3. Kawitrack float steam traps

    Figure 1. Variations of float traps. Source – Engglocycopedia

Kawitrack inverted bucket steam trap

Figure 2. Inverted bucket trap operation. Source – Wermac

Thermostatic steam traps

This type uses difference in temperatures between the steam and condensate to effectively separate them. Examples include Thermostatic traps, Temperature control traps (TB) and Bi-Thermostatic steam traps.

It simply holds the condensate until it reaches a set temperature before being released into the condensate line. Mixture of the condensate with live steam is avoided to prevent more heat loss from the steam. To achieve this, a cooling leg is usually incorporated into the trap system. A video illustration of its operation is shown here.

Thermodynamic (TD) steam traps

These will rely on the pressure and volume variations of both steam and condensate to make the separation successful. Their operation is controlled by the formation of flash steam that builds pressure in the top cap/bonnet and causes the plate to close condensate flow. Upon reduced bonnet temperature because of heat loss, condensate pressure once again pushes the plate up allowing flow.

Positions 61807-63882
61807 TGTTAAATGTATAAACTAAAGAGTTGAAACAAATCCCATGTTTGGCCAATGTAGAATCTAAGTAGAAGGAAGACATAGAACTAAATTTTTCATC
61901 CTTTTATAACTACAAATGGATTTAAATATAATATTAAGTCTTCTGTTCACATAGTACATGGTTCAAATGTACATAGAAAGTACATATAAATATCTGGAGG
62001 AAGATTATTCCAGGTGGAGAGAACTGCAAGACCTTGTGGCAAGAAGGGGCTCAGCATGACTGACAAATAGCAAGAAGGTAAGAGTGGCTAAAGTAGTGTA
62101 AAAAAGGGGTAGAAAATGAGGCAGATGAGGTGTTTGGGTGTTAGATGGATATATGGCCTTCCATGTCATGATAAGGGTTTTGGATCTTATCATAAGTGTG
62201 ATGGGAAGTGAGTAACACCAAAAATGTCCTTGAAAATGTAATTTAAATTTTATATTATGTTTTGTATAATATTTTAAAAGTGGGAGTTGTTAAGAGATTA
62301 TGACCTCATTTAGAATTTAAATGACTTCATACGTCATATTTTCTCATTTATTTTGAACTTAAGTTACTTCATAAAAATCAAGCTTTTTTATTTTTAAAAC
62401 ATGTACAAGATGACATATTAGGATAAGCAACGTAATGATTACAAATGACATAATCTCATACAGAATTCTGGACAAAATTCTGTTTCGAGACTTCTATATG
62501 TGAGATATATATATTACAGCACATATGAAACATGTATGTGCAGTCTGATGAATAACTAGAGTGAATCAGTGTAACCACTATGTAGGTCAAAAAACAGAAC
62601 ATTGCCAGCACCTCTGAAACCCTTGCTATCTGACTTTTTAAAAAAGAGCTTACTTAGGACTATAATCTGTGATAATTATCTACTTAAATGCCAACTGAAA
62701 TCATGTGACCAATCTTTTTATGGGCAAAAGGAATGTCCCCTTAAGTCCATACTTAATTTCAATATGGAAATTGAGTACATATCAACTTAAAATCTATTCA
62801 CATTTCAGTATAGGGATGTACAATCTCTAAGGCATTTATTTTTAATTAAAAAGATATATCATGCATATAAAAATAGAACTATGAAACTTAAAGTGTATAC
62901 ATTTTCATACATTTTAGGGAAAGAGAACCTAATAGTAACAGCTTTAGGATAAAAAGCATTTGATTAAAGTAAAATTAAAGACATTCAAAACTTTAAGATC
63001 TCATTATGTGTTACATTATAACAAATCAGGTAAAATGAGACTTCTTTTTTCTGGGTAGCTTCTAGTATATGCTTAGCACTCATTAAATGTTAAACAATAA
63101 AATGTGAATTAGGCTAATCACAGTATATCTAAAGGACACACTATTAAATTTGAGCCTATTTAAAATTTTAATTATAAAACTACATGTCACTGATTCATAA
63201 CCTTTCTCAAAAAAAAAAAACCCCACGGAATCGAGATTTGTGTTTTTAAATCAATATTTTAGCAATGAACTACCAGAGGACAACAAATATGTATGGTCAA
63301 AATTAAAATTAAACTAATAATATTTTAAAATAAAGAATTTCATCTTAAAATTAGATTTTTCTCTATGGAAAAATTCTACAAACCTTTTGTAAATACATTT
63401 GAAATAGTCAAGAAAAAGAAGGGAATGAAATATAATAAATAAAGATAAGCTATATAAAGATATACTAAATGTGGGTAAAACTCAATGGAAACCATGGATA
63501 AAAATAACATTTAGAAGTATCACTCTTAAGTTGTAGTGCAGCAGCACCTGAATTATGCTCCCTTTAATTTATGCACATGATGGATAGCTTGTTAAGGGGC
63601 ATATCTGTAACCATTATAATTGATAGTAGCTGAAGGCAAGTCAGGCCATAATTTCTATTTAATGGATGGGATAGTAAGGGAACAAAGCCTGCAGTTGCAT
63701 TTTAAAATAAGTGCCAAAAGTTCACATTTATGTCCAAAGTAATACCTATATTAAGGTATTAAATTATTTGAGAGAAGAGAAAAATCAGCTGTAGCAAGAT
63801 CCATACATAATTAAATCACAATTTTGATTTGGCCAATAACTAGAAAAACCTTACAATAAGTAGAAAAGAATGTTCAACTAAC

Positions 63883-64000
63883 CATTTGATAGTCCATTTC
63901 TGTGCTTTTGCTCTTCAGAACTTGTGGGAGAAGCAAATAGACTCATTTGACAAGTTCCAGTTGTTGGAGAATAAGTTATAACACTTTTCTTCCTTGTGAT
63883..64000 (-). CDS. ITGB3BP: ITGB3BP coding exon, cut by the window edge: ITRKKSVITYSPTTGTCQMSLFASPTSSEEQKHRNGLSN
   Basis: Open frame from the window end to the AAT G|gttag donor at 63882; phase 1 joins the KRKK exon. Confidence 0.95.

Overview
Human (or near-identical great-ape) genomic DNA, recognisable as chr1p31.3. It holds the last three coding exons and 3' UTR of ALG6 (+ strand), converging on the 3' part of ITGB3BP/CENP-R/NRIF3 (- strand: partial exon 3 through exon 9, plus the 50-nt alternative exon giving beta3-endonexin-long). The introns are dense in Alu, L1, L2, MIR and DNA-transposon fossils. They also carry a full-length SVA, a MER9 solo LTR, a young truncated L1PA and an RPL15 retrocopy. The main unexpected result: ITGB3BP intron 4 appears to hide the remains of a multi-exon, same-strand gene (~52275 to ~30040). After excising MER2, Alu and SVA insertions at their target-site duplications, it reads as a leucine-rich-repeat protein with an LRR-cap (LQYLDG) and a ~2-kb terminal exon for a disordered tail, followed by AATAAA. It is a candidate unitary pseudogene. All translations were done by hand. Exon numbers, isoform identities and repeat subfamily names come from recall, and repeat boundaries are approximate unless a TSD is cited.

Kawitrack thermodynamic steam trap

Figure 3. Thermodynamic steam trap operation. Source – Wermac

Orifice/venturi steam traps

Their operation relies on the two-phase nature of the fluids so as to separate them. Passing the steam and condensate through various stages means the denser liquid throttles the nozzle and blocks any flow of steam through it. This results in a continuously ‘flooded’ nozzle that constantly discharges condensate as it forms.  It also has no mechanical parts meaning that it’s rugged with a long service life.



Kawitrack venturi steam trap

Figure 4. Schematic of a venturi steam trap. Source – Matrix Northwest

Installation of steam traps

Along with the presence or dirt and pressure surges, oversizing and poor installation of steam traps are some of the main causes for their failure.

Some things to consider when installing steam traps are:


  1. Steam traps should be supplied by condensate using gravity.
  2. Install them with separation distances of 15m (50 feet) to 45m (150 feet) depending on your requirement and local regulations